Paul Rosevear

"When you try to write something, those turn out horrible. You just gotta wait until they sneak up on you."

Everyday I become more and more surprised at how much talent there is all over the world, yet a lot of these artist you can’t find on TV or hear on the radio. Paul Rosevear isn’t just a talented individual, but he also has a uniqueness about him that most artists crave. His music has grabbed the attention of many and it’s only just the beginning of his career. Growing up, Paul was surrounded by music, which in turn influenced the rest of his life. Striving to make it in the music business, Paul Rosevear is currently working hard to prove that he has what it takes to make it. Recently, I interviewed Paul and had the privilege of getting to know him a little better.

Q. How did you get your start in music and what really inspired you to make this your path?

A. I was very influenced by the pastor at my family’s church growing up. He was young, tall, kind of had a cowboy thing to him. He told funny stories and he would play guitar and sing in front of the congregation.  I didn’t really like the act of going to church but I was rather captivated by him.

Q. From what I have gathered about you, you were surrounded by music from a young age. Who are a few of the artists who stick out in your mind that made you want to follow in their footsteps?

A. Some of my earliest memories of songs I loved are “Please Mr. Postman” by the Marvelettes, “Runaway” by Del Shannon and “Any Time At All” by The Beatles.

Q. You have played in a few bands based out of New Jersey and you’re now working on your solo career. What are some of the things that differ from being a solo artist as to being a band mate?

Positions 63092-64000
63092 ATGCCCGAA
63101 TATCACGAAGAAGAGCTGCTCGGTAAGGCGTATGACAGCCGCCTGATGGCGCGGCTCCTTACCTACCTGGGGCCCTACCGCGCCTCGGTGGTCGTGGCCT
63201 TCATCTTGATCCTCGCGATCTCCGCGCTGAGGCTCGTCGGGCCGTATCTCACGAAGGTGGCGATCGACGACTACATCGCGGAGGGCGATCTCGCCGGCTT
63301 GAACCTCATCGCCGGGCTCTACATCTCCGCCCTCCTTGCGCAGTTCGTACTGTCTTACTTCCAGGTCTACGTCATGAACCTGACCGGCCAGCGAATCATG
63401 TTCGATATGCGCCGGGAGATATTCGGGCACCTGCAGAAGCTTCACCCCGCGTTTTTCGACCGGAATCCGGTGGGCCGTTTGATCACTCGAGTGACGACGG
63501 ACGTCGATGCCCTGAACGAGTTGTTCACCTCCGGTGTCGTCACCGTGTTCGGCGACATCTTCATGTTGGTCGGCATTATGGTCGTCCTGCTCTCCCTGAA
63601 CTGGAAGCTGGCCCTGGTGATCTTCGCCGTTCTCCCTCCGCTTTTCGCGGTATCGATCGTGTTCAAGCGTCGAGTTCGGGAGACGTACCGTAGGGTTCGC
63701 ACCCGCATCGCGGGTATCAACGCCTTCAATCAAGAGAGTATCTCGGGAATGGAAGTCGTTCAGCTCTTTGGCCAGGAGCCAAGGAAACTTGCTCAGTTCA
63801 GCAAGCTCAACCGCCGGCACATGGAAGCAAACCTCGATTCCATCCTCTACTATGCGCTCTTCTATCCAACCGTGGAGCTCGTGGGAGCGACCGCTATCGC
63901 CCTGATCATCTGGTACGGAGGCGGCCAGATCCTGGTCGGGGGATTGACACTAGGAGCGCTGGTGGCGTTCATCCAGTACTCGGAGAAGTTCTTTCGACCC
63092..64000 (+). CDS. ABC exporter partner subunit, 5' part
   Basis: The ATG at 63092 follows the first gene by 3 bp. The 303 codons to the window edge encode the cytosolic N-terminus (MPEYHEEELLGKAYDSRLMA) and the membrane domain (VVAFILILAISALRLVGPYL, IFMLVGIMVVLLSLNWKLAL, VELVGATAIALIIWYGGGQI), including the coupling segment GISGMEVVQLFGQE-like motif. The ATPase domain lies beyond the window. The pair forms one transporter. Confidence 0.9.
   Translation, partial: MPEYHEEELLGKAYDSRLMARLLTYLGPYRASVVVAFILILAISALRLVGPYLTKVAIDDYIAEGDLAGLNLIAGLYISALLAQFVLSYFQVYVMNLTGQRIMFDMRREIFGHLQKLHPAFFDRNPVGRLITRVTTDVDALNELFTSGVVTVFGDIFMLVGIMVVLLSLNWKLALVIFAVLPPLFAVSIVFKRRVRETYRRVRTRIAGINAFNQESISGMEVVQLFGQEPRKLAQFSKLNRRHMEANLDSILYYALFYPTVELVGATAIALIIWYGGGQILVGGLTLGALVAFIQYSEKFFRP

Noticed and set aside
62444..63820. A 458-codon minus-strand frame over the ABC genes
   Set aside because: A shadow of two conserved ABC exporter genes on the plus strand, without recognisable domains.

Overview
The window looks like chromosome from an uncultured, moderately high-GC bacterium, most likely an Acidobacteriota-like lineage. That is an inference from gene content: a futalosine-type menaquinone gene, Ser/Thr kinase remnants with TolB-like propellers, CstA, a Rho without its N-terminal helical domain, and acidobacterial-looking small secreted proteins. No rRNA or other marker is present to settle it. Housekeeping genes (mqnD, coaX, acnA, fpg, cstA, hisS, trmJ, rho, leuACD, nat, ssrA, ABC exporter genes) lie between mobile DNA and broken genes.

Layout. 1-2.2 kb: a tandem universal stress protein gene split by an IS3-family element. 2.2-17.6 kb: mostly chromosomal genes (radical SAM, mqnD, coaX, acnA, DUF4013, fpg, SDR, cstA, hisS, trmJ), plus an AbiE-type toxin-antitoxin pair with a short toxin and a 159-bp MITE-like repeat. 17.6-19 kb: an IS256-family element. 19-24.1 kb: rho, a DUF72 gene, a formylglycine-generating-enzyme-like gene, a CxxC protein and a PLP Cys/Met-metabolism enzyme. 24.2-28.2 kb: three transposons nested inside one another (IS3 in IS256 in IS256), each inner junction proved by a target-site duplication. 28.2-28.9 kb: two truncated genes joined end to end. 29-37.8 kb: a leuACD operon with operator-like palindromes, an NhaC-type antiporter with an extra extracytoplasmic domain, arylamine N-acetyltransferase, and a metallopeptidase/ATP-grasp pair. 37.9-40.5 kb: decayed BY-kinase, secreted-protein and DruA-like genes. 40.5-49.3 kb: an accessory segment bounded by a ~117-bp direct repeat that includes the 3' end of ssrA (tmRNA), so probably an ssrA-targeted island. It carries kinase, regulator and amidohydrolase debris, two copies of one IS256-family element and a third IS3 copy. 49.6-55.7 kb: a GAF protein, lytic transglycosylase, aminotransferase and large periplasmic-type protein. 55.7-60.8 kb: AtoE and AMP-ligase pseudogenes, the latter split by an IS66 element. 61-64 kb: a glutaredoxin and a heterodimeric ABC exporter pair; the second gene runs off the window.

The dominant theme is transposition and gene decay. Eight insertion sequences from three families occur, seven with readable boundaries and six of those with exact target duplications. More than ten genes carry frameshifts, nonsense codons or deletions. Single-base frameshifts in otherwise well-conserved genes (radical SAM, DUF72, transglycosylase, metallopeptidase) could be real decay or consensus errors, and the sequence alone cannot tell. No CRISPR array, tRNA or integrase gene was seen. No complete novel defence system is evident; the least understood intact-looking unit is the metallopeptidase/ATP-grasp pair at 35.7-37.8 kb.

A. Less smelly.

Q. Who are some of the artists you’re currently listening to?

A. The Stones, Nina Simone, Ramones, Robert Johnson. There is so much to learn from them. Newer artists I like are Nicole Atkins, AA Bondy, Black Lips, and Justin Townes Earle.

Q. When you sit down and write a song, are there ever moments where you find it hard to convey your feelings on paper?

A. Yeah, when you try to write something, those turn out horrible. You just gotta wait until they sneak up on you.

Q. What is one song you feel has been your best?

A. I recently wrote a song called “Josephine” which I really like.

Q. If you could give advice to someone who is on the fence about starting up a career in music, what would that piece of advice be?

A. Get off the fence.

Q. If you had to play a show, but your set list could only be cover songs, which songs would be on that list?

A. “Marie” by Randy Newman, “Lucille” by Little Richard, “Only Lie Worth Telling” by Paul Westerberg, “What a Wonderful World” by Louis Armstrong

Q. What is one goal you hope to accomplish within the next year?

A. To get off the fence.

Q. If you were stranded on an island for the rest of your life and could only bring one of your songs to listen to, which one would it be and why?

A. Well I must confess, that sounds like sheer torture. But if I had to pick one it might be “Portland.” I don’t get sick of playing it, I think because it is so simple. It is the All-American love story.

Here is, Portland, the all-American love story.

The End.

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